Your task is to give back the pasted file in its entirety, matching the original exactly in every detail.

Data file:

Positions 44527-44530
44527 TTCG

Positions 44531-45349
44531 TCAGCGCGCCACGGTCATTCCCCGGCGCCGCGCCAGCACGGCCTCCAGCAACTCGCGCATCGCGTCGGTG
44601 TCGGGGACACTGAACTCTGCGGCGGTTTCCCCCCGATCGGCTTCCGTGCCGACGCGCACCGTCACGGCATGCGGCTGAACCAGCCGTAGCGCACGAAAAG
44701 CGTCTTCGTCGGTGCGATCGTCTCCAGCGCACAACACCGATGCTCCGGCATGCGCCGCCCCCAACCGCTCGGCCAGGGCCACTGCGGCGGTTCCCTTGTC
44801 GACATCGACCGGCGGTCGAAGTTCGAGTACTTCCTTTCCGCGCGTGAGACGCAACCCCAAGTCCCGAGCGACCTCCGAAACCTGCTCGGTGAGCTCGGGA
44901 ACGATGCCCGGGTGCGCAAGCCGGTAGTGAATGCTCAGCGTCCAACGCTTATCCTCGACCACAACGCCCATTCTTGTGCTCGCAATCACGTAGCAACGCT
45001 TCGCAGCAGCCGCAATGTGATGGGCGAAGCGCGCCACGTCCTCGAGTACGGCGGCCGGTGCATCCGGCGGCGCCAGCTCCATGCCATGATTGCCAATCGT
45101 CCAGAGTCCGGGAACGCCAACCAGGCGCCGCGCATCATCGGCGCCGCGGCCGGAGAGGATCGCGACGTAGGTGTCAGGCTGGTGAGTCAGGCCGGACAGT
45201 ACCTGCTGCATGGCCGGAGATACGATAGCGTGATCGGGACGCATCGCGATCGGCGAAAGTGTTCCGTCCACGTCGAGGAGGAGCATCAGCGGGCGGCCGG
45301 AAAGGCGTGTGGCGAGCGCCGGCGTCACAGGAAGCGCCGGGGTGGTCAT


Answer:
Positions 44527-44530
44527 TTCG

Positions 44531-45349
44531 TCAGCGCGCCACGGTCATTCCCCGGCGCCGCGCCAGCACGGCCTCCAGCAACTCGCGCATCGCGTCGGTG
44601 TCGGGGACACTGAACTCTGCGGCGGTTTCCCCCCGATCGGCTTCCGTGCCGACGCGCACCGTCACGGCATGCGGCTGAACCAGCCGTAGCGCACGAAAAG
44701 CGTCTTCGTCGGTGCGATCGTCTCCAGCGCACAACACCGATGCTCCGGCATGCGCCGCCCCCAACCGCTCGGCCAGGGCCACTGCGGCGGTTCCCTTGTC
44801 GACATCGACCGGCGGTCGAAGTTCGAGTACTTCCTTTCCGCGCGTGAGACGCAACCCCAAGTCCCGAGCGACCTCCGAAACCTGCTCGGTGAGCTCGGGA
44901 ACGATGCCCGGGTGCGCAAGCCGGTAGTGAATGCTCAGCGTCCAACGCTTATCCTCGACCACAACGCCCATTCTTGTGCTCGCAATCACGTAGCAACGCT
45001 TCGCAGCAGCCGCAATGTGATGGGCGAAGCGCGCCACGTCCTCGAGTACGGCGGCCGGTGCATCCGGCGGCGCCAGCTCCATGCCATGATTGCCAATCGT
45101 CCAGAGTCCGGGAACGCCAACCAGGCGCCGCGCATCATCGGCGCCGCGGCCGGAGAGGATCGCGACGTAGGTGTCAGGCTGGTGAGTCAGGCCGGACAGT
45201 ACCTGCTGCATGGCCGGAGATACGATAGCGTGATCGGGACGCATCGCGATCGGCGAAAGTGTTCCGTCCACGTCGAGGAGGAGCATCAGCGGGCGGCCGG
45301 AAAGGCGTGTGGCGAGCGCCGGCGTCACAGGAAGCGCCGGGGTGGTCAT